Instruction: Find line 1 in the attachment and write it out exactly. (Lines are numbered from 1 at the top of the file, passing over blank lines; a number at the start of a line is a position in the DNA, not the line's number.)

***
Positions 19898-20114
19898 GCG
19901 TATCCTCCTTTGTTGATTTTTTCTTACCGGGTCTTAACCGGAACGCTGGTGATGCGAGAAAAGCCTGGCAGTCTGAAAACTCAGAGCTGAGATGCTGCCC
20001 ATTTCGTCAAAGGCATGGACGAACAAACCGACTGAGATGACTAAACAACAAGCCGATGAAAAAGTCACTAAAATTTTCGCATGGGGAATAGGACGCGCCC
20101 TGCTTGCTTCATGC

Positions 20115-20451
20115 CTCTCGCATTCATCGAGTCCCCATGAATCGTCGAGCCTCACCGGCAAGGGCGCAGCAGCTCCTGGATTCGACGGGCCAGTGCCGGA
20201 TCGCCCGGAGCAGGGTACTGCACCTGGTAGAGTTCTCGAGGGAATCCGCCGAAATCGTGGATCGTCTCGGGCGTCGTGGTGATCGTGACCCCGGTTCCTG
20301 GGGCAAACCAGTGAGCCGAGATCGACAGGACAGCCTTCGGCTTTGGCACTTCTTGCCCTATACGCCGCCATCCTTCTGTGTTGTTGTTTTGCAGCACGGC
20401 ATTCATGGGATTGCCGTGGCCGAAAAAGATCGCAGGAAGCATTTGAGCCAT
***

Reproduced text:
Positions 19898-20114